The Complete Thomas Troward Collection
Welcome to this singularly complete collection of Judge Thomas Troward’s works.
The result of studying his works is to gain an intense understanding of the underlying laws this universe operates from, quite apart from personal revelations which are welcome distractions as you read.
I’ve collected these works from years of research. I found that Troward was a singular source-point for a great deal, if not all, of American self-help classics. Charles F. Haanel (Master Key System) and Napoleon Hill (Think and Grow Rich, Law of Success) both quote Troward and amplify the underlying principles he stated in his lectures, as well as other writings. So in this collection, you have the original works which greatly forwarded the New Thought philosophic movement. Historically, had Troward been absent, New Thought would not have gained the impetus and presence it has enjoyed up to the present.
Another point to keep in mind is that Troward wrote from a decidedly Christian view. All his comparatives are with and against Biblical references, ultimately. While he learned Eastern languages and studied all the Indian religions’ Bibles in that native language (and the Jewish and Christian Bibles in Hebrew and Greek), he lectured in the Queen’s English. So for a modern American to try to simply read his works can be tantamount to trying to understand original Shakespeare straight up. There is my reason for suggesting study, not reading. The only simpler approach I would suggest is to read Hill, then Haanel, then Troward. This backwards approach gives you progressively more difficult English to work through while you already have the simple principles to hand. While you can read Hill a page at a time, Haanel is best studied by the paragraph. Troward seems best digested by the sentence. With these caveats in mind, the depth of Troward’s understanding will then be more fully accessible to you.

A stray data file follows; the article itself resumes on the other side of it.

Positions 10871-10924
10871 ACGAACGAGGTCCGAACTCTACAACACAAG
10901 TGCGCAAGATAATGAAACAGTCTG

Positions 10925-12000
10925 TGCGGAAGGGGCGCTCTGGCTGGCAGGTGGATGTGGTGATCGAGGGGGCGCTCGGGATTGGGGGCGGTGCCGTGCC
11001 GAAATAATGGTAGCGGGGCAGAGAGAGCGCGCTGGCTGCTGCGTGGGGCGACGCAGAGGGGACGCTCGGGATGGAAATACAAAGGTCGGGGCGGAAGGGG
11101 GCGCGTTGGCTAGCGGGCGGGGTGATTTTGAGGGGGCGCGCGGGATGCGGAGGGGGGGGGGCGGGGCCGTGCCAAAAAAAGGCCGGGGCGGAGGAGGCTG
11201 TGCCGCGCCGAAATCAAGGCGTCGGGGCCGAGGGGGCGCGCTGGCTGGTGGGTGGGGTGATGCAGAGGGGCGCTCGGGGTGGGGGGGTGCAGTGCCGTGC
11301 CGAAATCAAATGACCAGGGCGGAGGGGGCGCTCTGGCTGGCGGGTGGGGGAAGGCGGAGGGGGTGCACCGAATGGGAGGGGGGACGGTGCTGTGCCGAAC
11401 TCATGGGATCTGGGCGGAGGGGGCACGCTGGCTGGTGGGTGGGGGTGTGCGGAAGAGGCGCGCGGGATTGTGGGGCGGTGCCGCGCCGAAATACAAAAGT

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Thomas Troward was Her Majesty’s Assistant Commissioner and later Divisional Judge of the North Indian Punjab from 1869 until his retirement in 1896. It is this later period for which he is best remembered and most celebrated; in it he was at last able to devote himself to his great interest in metaphysical and esoteric studies.
He had already thoroughly digested all of the sacred books of the oriental religions and they had certainly influenced his spiritual ideas. While in India, he learned the language of the country.
He studied all of the bibles of the world, including the Koran, Hindu scriptures and books of Raja Yoga. His studies in original Hebrew provided the foundation for his book, Bible Mystery and Bible Meaning.
The philosopher William James characterized Troward’s Edinburgh Lectures on Mental Science as "far and away the ablest statement of philosophy I have met, beautiful in its sustained clearness of thought and style, a really classic statement."
On May 16, 1916, at the age of 69, Thomas Troward passed from this plane. He will be recognized in history as a contributing influence to Religious Science, the New Thought Movement in the United States and Great Britain, and also, to some extent, to the more liberal ideas of the Church of England.
This book contains the full text of:
- The Edinburgh Lectures
- The Dore Lectures
- The Creative Process in the Individual
- The Law and the Word
Hardcover, 779 pages.